“They were competitive and played past their fears,” he said. “They became seasoned players; they played with some grit and some heart.”

The boys also learned to overcome adversity in the earlier portion of the season when a weeks-long string of losses could have disheartened a team with weaker resolve.

“I think there were a lot of good learning moments to grow as players, both mentally and physically on the ice, and I think they’ve done that,” said Mr. Abotossaway. “We’re hoping for bigger and better things next year.”

Since the team is so young, only a few will be aging out this year and some have already expressed their excitement at the coming season. MSS has a history of Victory Lap players on its teams, but there were none for this year.

On the girls’ side, coach Mike Meeker said he was very pleased with the girls and their performances all season long.

“It was a really weird year,” he told this reporter. “I was so happy and proud of how they played. But we got put into Division 1 and in the end we didn’t make the playoffs. It was really frustrating to go out with a whimper after the year we had.”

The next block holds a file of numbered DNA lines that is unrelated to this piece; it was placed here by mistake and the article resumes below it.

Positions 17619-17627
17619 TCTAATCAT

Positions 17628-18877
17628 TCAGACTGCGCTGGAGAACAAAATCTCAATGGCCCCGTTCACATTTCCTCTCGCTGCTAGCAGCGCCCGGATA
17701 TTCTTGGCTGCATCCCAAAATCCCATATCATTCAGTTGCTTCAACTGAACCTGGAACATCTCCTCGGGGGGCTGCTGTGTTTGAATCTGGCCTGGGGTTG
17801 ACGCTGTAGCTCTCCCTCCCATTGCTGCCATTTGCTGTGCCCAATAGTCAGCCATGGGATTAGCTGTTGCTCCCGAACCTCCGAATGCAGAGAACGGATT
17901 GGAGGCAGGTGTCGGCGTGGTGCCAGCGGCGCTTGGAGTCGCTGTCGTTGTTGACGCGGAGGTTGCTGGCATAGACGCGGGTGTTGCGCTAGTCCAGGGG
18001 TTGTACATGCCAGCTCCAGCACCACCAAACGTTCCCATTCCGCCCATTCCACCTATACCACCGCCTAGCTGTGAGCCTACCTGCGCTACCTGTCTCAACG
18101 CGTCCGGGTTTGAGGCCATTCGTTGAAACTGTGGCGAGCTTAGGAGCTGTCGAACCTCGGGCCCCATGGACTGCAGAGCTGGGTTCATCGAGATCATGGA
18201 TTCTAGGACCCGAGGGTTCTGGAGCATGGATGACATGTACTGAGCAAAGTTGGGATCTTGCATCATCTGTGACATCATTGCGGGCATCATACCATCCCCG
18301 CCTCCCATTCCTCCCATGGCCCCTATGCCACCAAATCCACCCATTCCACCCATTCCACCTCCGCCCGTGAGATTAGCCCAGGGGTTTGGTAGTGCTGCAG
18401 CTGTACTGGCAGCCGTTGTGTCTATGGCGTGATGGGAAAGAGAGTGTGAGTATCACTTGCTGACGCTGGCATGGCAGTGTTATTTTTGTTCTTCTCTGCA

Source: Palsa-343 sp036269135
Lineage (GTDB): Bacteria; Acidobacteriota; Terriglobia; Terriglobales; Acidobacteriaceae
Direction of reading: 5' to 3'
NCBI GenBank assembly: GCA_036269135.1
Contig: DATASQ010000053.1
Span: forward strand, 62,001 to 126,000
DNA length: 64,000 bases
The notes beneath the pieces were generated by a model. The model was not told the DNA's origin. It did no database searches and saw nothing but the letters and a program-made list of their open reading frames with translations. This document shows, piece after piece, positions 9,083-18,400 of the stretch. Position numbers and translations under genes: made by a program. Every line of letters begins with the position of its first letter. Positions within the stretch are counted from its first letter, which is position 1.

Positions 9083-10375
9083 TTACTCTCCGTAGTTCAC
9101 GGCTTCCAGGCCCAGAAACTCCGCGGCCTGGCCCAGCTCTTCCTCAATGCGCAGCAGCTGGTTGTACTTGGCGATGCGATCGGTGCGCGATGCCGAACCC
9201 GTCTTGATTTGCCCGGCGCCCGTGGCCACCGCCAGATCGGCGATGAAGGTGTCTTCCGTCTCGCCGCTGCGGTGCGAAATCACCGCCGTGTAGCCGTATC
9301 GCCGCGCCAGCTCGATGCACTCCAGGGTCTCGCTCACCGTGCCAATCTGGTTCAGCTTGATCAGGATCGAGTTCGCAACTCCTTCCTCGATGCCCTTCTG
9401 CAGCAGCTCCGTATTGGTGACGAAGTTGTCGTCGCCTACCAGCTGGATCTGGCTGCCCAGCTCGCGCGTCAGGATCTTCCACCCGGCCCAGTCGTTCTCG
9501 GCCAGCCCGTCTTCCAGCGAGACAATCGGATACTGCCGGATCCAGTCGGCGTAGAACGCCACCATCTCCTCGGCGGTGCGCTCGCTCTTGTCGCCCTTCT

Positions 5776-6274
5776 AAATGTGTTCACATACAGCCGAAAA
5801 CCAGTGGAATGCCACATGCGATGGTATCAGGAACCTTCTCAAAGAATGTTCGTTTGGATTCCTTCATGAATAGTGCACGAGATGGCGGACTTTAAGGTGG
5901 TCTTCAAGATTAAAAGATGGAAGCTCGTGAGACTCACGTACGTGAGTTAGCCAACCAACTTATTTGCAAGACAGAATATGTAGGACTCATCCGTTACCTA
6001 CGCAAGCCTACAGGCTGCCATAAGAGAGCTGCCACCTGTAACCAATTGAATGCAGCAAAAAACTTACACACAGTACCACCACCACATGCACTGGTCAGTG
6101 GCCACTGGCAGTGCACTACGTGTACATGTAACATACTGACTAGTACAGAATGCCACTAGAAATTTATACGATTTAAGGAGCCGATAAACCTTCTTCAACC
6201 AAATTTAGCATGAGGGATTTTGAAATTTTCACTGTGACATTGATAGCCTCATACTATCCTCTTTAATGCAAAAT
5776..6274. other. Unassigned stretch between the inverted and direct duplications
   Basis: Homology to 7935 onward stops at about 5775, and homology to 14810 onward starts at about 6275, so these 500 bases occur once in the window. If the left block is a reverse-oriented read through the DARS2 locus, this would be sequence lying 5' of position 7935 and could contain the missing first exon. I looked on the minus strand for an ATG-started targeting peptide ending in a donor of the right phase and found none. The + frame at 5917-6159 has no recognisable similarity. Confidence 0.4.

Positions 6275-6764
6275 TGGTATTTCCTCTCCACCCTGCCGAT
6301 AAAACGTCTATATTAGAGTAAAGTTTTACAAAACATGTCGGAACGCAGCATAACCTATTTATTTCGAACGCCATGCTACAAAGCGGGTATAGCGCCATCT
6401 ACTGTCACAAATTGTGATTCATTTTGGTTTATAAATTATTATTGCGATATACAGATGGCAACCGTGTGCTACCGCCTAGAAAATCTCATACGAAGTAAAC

The girls finished in sixth place out of all the Division 1 teams, one place shy of the playoffs cut-off. However, with the stacked teams making up the rest of Division 1, Mr. Meeker said playing the first-place Lo Ellen would have been a difficult task.

In fact, based on the points situation, the team knew it wouldn’t be making the playoffs before their last game of the season.

“It was very typical. We went into the game, even though it didn’t mean anything, and we played hard, played well and didn’t get discouraged. They’ve been that way all year. They go hard on the ice but when the game’s over, it’s over. They don’t dwell on it,” said Mr. Meeker.